Monday October 12th 2020
Today was focused on getting settled in and exploring the Collier-Seminole State Park. It was a humid day with a high temperature just short of ninety. This is about the same as I was experiencing in the Bradenton area last week, but I think it is near normal here for this time of year. Getting a local perspective on the weather will be difficult. Even though I’m only about five miles from outskirts of the city of Naples, I don’t receive any over the air TV stations. If it wasn’t for satellite TV I would be without entertainment. Cell service is also a little sketchy, but usable.
This part of the state park is located near the Royal Palm Hammock along the Backwater river. There are a number of historical displays and memorials in this part of the park. A memorial to Baron Gift Collier and advertising tycoon and land developer that bought over a million acres of land in southwest Florida in the 1920s is located in the park. He donated the land to the county to preserve the royal palms. The state took over the park in 1947. Baron Gift Collier is also responsible for finishing the western portion of the Tamiami trail in the 1920s.
In addition to completing my setup tasks around my site, I took a couple of walks around the campground. The area along the Backwater river has been recently modernized. There is a new seawall along the water with several docks for fishing and to support kayak and cannoning. The area even has a handicap kayak launch. During normal times a concession would be renting kayaks and canoes. I don’t know if it will be open this winter. All of the canoes and kayaks are stacked well away from the water.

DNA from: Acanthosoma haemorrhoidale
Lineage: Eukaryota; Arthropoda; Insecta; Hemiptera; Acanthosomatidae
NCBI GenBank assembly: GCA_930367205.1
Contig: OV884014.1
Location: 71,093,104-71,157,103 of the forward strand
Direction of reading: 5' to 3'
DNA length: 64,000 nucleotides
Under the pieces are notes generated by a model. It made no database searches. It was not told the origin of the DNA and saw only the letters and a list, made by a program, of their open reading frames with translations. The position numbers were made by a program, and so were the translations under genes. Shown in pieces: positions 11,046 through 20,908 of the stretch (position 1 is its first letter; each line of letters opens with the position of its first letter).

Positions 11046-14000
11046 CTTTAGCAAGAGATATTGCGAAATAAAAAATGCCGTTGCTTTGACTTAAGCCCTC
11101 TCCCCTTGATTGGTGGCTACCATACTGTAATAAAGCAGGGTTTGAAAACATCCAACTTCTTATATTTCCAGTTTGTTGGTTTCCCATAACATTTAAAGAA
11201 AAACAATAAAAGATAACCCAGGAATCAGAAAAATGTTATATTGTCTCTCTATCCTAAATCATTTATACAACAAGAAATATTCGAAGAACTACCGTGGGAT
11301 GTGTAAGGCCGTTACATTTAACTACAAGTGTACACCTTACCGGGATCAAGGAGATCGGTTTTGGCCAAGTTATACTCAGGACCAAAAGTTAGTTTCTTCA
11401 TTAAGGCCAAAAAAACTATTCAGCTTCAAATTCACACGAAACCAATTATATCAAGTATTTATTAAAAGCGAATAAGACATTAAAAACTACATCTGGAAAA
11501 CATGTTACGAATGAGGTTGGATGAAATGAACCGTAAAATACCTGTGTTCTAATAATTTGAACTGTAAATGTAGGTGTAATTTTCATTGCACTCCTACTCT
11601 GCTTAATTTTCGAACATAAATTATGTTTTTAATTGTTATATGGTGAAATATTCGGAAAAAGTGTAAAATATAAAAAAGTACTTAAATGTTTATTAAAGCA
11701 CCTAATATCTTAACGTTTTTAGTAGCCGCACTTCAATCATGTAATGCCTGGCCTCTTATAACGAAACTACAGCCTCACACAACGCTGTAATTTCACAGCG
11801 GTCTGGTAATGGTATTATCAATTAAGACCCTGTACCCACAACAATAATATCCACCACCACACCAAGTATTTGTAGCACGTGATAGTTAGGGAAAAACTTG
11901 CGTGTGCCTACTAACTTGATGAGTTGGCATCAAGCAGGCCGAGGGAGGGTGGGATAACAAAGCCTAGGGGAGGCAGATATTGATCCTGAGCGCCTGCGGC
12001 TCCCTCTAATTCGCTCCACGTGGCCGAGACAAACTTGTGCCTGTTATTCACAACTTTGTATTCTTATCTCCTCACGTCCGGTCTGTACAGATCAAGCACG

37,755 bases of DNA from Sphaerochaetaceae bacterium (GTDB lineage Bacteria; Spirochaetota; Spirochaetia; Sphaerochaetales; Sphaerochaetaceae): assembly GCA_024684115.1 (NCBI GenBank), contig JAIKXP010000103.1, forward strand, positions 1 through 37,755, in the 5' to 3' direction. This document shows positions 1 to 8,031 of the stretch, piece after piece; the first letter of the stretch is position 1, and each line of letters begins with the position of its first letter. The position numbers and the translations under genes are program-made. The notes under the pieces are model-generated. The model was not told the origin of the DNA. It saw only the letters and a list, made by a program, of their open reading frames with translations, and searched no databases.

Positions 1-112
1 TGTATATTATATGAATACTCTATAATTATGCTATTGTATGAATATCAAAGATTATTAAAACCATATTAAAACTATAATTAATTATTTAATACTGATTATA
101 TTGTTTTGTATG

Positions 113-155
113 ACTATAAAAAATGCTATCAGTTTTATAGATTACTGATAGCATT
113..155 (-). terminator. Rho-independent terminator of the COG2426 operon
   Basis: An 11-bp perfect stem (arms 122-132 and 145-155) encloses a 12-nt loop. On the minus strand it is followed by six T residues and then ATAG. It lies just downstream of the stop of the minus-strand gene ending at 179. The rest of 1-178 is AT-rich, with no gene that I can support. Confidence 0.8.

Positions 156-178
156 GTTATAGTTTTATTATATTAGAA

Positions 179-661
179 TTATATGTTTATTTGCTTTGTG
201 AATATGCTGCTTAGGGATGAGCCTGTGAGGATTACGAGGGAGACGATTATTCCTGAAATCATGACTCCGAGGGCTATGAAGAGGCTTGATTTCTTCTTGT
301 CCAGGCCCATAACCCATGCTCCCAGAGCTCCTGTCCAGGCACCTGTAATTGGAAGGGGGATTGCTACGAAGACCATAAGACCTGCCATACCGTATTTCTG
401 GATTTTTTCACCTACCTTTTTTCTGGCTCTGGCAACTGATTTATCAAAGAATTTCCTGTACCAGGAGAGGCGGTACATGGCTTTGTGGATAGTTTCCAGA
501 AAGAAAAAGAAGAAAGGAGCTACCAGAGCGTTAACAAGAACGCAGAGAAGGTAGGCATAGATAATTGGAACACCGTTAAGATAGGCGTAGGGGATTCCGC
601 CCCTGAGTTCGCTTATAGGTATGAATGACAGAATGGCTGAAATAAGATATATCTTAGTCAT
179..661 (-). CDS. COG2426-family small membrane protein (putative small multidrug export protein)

My second walk to the Backwater river was just before sunset. The area was empty and the water was relatively calm. I could here the shark music from Jaws in my head as I watched a log like object moving toward me across the water. It was a good size alligator. The amphibian moved slowly watching the shoreline. When there was activity like a car driving by or a loud human noise it stopped and got lower in the water. Only its head was visible until everything calmed down again. Eventually it reached an area just beside the boat ramp. I think it was waiting for a safe time to climb the boat ramp and cross the parking lot to a marsh area. It probably had to wait until after darkness arrived. My patience was exhausted long before the gator moved. I took several pictures of the gator. I’ve included a few here to provide a little context.